There is a wonderful saying by ‘Abdu’l-Baha.That is: “Be generous in prosperity, and thankful in adversity.” Summer is a time of abundance and prosperity, so take time to celebrate and enjoy the fruits of your labor. Take a vacation.
But make sure also to share what overflows from your cup with others, in whatever way you deem fit. When you are filled with light, it will burn unless you give it away. Plus, the world could use a little more light.
So, the key with summer is to work hard, but not too hard; share your success with others. Pay attention to the signs that warn you to chill out, and know that the summer sun always dims at some point.
Soon enough, fall comes.
This is where many of us fall into trouble. We want to reap the benefits of planting and harvesting in summer, but are then shocked that we have been broken down.
Remember, summer is great, but the time for that has passed. Now it is fall. Let us not miss out on what this great season has to offer by trying to return to summer. It won’t work.
In the fall, the focus is less on doing and more on allowing and reaping the benefits of what you sowed during the summer. It is time to attend to yourself and the people in your life — to give them care. Enjoy your relationships. The people around us are the greatest gifts life has to offer.
And soon, it may be time for winter.
This is the most challenging season for most people. “Why me?” we ask, as we enter the darkness. “Why am I depressed and tired?” “Why am I not as productive as I was before?” “Why am I old?”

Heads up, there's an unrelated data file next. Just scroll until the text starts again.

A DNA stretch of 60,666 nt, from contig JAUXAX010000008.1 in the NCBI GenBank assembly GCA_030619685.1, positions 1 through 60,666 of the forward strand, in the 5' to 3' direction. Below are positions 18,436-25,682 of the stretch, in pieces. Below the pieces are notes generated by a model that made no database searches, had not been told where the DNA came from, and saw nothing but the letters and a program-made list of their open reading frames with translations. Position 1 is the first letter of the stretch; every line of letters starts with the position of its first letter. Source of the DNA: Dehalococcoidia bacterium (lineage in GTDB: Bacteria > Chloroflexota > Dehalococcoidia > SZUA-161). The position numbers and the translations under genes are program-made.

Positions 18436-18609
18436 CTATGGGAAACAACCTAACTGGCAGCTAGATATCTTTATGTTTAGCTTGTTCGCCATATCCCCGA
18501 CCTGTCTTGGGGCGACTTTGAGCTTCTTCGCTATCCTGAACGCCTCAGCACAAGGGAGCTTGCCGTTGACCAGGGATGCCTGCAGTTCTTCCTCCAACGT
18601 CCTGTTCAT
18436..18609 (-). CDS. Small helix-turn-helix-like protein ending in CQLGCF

We must remember, as ‘Abdu’l-Baha says, to be “thankful in adversity” and see the good in resting. Winter is a time to reflect and meditate on your life. Rest easy and recover, so that we may come to life again in the spring.
It has been said before that the only constant in life is change.
These seasons will come and go many times throughout your life. Learn to dance with them. Embrace each changing of the seasons in stride. It is our duty to honor the seasons when they come, and to fully experience and appreciate what they have to offer us.
All of our pain and suffering come from trying to paddle upstream against the current of life. We suffer when we try to attach ourselves to a particular season, the person we were during that season, and the things we thought we had.
Th truth of the matter is that you never really possess anything — everything in nature is constantly in flux. Life is found in yielding to the river — yielding to the seasons — and allowing the universe to take you on the adventure that it wants you to have.
When we embrace every season of our lives fully, and stop resisting, we become more alive.